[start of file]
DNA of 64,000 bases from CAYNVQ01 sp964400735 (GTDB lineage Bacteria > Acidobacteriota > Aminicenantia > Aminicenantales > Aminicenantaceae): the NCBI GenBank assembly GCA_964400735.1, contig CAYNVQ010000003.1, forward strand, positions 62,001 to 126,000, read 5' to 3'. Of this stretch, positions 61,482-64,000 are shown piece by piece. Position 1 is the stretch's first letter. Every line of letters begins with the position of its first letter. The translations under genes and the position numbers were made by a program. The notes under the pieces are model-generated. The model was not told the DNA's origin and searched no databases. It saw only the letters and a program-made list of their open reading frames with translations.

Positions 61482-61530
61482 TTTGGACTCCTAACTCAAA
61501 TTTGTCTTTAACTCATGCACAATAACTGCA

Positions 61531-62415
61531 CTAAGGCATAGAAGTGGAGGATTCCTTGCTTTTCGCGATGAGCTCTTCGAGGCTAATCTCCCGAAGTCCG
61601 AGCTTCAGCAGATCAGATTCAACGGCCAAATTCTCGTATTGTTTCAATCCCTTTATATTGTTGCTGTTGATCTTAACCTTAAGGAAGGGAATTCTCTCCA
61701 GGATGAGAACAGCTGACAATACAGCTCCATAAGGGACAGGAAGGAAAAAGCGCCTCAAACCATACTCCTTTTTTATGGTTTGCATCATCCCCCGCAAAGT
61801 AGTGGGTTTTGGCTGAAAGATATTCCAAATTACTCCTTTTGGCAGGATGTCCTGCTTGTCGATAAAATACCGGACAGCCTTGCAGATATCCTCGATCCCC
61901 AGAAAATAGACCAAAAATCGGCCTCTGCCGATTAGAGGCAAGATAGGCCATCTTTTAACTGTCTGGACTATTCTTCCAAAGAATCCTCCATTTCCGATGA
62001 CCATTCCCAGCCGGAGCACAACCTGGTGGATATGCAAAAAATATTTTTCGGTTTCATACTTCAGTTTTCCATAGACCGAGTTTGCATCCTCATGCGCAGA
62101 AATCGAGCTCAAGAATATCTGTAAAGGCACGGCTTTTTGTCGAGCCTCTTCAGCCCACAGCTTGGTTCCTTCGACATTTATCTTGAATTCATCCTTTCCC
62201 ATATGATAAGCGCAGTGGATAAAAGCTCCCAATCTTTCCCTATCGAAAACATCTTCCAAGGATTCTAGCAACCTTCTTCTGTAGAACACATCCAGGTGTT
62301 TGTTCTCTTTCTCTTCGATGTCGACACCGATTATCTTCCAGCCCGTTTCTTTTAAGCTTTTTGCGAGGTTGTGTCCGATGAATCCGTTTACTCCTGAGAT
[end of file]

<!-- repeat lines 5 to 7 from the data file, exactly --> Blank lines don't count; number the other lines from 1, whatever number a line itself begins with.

Positions 61531-62415
61531 CTAAGGCATAGAAGTGGAGGATTCCTTGCTTTTCGCGATGAGCTCTTCGAGGCTAATCTCCCGAAGTCCG
61601 AGCTTCAGCAGATCAGATTCAACGGCCAAATTCTCGTATTGTTTCAATCCCTTTATATTGTTGCTGTTGATCTTAACCTTAAGGAAGGGAATTCTCTCCA